Stephanie M.

Stephanie M.

I'm a content writer and novelist who loves books, writing, theater, and my cat. I have published two novels and traveled to London and Paris.

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    Latest Articles

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    Song and Story: What Makes this Union Perfect

    One of the best things about music is that there are so many genres, sub-genres, and artists to listen to. Whichever genres and artists you like, certain songs stick in your head and become favorites for many different reasons.

    One reason a song can become a favorite is, the song tells a story. This concept goes all the way back to ancient ballads of nations like Ireland and Scotland, the Psalms of David, the oral traditions of Africa and Native America, etc. Since those ancient times, story-songs have developed into genre-specific phenomena. You can find a lot of them in country music, and Broadway musicals are built on them. Many religious songs, from hymns and spirituals to praise tunes, are taken directly from verses and stories found in holy books.

    Examine the similarities and differences found in specific types and genres of story-songs. How do they work (how does a Broadway show tune tell a different story than, say, a country hit)? What does a song need in order to tell a good story–and conversely, what types of stories work best set to music? What are some of the best current and classic examples of the union between song and story?

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      Antagonist-Centered Stories: What Can We Learn?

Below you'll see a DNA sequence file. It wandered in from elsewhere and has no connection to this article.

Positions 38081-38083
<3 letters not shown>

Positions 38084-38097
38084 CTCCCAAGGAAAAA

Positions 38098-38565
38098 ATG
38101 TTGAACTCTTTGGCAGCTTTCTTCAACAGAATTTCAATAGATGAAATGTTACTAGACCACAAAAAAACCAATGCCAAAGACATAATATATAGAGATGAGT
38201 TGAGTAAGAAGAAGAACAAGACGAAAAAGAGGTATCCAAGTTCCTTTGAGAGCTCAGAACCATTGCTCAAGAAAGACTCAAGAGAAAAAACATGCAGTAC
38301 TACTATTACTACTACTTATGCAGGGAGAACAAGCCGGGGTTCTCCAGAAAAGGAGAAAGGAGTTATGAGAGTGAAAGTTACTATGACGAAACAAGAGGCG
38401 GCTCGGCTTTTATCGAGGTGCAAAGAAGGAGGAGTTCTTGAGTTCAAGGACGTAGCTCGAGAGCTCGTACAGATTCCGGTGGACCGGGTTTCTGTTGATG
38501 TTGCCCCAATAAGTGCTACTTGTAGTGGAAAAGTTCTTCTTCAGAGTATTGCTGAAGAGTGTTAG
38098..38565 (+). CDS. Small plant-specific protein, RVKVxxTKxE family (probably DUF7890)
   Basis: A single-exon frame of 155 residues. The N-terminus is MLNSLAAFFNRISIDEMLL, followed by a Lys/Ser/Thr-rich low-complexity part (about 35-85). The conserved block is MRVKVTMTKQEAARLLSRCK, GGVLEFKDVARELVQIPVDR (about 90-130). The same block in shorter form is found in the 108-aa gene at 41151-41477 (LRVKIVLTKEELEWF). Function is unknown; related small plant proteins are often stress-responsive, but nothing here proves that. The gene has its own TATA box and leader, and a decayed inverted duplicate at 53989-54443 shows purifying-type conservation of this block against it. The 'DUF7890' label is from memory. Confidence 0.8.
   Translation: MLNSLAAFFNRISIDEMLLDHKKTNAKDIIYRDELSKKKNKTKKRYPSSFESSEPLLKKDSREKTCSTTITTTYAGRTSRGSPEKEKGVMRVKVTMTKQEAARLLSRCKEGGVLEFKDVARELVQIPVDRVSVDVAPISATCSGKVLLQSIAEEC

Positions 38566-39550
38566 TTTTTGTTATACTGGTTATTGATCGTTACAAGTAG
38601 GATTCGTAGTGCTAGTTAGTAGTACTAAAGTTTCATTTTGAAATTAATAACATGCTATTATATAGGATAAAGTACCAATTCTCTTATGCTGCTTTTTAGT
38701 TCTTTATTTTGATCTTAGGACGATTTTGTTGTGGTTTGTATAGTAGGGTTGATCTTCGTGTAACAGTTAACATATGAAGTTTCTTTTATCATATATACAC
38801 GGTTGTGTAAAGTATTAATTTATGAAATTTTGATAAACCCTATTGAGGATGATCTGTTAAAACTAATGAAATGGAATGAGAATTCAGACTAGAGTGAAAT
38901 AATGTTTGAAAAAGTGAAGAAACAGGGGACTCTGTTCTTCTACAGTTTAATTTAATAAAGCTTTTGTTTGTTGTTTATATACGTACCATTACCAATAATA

Everybody loves a story from the POV of the hero–the one whose moral compass points due north, who sacrifices him or herself for others, who puts others first. Most can’t resist the appeal of an underdog or a comeback kid–i.e., the geeky kid who gets bullied in Chapter 1 but kicks the bullies’ butts in Chapter 10 because by then, they’ve discovered their inner strength and gifts.

      Despite these truths, there is a definite explosion of antagonist-centered stories out there, whether in movies, books, or television. The trend isn’t new; you can find it in fairytale spoofs like Seriously, Cinderella is SO Annoying! But lately, antagonist-centered stories are far more developed, giving their evil (or formerly evil) protagonists real development and character arcs.

      Look at some examples of this phenomenon, such as Disney’s Descendants, the character arcs for Regina, Hook, and Zelena in Once Upon a Time, etc. Do certain genres lend themselves more to this type of arc, and why (as you can see, it’s huge in fairytales–but why)? What does it take to do this kind of story right? Do you believe antagonists or villains always need their own stories, or should we be content to let them be evil (and in what cases should we leave them to their evil)? Have fun!